Editor:

The article entitled: “City Evaluation deems Open Main Street pilot a success,”  https://www.smdp.com/city-evaluation-deems-open-main-street-pilot-a-success/213573 warrants several questions.

First the city staff defined success as “it did not create any unforeseen traffic issues or have a significant negative impact of the character of the neighborhood.” But a closer look reveals that by the city’s own released numbers, traffic increased by 65 percent on 2nd Street, 65 percent on 3rd Street, 32 percent on Neilson Way and 22 percent on 4th Street during the first 1st weekend of the pilot alone. Why was traffic not monitored during the 2nd, 3rd, and 4th weekends of the pilot program? It’s not like those numbers improved.

Second within the closed pilot area, 54% of businesses reported increase in revenues, (24% of businesses outside the pilot area experienced increased revenue). Question: by how much did revenue increase at those businesses? 2% 3% 5%…will that translate into increased tax revenues for the city? What about the 46% of businesses that did not experiences increased revenue within the pilot area? 19% of businesses within the pilot area reported a decrease in revenue. And what about the 76% of business outside the pilot area that did NOT experience revenue increases?  Is it really worth it to close the streets off for a block party, with such negligible upticks in revenue? The long stated goal of this pilot program was to help businesses on Main Street recover from the pandemic, but by the city’s own released numbers, this pilot was a failure.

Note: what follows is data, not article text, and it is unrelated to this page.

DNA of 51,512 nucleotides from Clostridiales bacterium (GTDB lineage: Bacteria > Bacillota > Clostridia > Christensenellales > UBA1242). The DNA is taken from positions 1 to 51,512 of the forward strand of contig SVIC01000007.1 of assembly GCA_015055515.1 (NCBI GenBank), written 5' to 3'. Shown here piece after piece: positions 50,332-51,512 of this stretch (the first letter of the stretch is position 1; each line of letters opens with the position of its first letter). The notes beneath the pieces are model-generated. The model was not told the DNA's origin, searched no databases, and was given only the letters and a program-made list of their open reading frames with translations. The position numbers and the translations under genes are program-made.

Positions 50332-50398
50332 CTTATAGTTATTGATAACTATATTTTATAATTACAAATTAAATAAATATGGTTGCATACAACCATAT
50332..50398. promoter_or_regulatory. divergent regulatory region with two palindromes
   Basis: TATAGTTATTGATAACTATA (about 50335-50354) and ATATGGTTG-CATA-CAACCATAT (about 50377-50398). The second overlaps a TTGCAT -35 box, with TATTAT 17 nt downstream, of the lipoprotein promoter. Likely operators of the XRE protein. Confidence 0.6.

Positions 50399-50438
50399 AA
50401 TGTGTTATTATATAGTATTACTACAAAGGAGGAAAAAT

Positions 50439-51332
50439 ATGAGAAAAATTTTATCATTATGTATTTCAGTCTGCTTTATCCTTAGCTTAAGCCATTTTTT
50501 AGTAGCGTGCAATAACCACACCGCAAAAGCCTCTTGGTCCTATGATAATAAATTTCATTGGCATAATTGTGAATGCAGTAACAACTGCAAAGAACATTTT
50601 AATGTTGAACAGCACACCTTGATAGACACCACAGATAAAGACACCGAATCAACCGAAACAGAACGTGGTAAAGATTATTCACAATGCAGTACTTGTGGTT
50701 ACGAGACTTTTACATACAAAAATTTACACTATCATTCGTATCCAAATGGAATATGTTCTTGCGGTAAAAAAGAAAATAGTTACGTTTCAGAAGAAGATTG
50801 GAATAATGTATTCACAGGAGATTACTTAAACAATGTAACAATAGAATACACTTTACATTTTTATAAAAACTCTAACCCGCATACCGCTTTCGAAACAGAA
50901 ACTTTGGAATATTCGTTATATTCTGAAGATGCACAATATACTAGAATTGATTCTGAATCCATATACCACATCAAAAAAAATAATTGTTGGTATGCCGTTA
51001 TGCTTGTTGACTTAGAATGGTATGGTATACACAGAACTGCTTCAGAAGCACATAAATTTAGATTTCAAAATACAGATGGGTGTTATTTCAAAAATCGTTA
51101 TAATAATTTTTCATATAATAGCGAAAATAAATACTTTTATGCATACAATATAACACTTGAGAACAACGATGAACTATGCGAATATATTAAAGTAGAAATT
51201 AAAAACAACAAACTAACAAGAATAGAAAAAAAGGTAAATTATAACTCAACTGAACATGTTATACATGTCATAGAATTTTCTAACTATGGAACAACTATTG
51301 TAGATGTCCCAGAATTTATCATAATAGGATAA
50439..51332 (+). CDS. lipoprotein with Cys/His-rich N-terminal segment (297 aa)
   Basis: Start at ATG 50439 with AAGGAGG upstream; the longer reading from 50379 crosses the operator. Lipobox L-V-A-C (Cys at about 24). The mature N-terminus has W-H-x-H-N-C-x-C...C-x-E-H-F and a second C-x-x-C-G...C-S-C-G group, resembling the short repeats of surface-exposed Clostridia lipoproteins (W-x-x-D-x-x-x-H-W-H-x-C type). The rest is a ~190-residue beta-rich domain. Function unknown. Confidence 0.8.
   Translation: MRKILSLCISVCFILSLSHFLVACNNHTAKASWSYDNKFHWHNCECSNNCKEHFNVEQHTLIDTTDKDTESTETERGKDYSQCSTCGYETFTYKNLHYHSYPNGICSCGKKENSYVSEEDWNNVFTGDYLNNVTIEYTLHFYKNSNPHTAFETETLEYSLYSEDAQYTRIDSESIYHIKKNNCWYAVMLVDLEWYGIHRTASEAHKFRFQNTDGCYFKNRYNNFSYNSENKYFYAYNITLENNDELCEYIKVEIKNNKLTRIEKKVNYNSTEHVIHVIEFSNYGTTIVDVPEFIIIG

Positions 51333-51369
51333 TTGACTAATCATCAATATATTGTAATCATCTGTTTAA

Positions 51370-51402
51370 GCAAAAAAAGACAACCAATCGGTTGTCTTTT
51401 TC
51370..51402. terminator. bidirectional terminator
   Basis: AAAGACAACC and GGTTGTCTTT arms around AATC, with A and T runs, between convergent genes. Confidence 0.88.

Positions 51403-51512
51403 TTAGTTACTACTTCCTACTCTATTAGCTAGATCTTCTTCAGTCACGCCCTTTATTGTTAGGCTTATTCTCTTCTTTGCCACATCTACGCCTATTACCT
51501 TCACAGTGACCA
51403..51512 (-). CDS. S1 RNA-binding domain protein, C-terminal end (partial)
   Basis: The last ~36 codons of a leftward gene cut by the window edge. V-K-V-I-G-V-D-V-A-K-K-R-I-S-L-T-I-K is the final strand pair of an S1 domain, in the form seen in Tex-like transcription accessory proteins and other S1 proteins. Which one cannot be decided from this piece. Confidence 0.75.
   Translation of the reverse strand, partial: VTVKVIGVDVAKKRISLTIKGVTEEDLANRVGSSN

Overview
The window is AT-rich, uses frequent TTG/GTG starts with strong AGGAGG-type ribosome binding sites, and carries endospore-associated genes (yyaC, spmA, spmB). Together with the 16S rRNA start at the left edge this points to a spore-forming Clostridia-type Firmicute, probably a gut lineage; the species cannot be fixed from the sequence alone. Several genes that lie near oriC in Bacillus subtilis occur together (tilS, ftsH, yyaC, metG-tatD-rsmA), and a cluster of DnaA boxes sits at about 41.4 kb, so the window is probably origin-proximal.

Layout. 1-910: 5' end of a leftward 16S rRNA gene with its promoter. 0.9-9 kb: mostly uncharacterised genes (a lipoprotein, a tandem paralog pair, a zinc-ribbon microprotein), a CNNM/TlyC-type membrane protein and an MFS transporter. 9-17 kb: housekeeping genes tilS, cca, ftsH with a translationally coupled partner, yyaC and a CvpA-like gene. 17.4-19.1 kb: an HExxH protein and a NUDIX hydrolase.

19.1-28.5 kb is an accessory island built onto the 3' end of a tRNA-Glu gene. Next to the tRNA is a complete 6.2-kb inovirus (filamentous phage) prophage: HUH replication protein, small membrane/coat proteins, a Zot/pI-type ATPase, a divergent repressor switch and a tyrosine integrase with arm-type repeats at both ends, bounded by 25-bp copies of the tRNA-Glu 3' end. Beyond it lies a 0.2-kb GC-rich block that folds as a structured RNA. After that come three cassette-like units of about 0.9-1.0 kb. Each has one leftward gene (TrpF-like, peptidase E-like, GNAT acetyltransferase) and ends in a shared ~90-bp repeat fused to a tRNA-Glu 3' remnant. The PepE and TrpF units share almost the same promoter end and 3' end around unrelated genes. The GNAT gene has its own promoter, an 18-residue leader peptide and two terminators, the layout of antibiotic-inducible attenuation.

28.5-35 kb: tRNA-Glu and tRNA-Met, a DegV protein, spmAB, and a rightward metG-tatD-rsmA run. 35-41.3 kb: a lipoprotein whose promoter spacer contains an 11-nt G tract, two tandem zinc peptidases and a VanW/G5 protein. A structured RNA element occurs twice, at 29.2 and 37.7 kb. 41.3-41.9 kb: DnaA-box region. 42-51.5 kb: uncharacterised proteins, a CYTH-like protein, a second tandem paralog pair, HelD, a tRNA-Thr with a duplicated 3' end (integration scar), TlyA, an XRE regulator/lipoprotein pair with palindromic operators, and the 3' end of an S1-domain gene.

Finally, the article states the overall costs of the pilot was $141,070. The articles fails to mention that the City reports that this total did not include staff time and overages. What was the real number of this pilot program? Is this the best use of this money? Will this pilot program have any long term effect of the viability of businesses or quality of life on Main Street?

If the city wants to make Main Street more appealing to residents and a more profitable place to do business the solution is clear: Use available funds to implement a holistic approach to reducing homelessness — addiction, mental health and affordable housing, rather that to fund a block party. It’s not as sexy or glamorous and it’s a complicated problem to solve, but that’s where the funds need to go. If people don’t feel safe taking a stroll on Main Street, they won’t go there. It also doesn’t help to have so many vacant Storefronts on Main Street, as landlords hold out for top dollar rather than devalue the paper value of their assets. How can the city incentivize landlords to lease storefronts for a reduced price rather than to have them remain empty? This is where the real work needs to be done.  

In the end, the best way to revitalize Main Street is to make it a safe zone, with real destinations & amenities, not just a weekend block party.

Thank you for considering these thoughts.

Robert Maschio, Santa Monica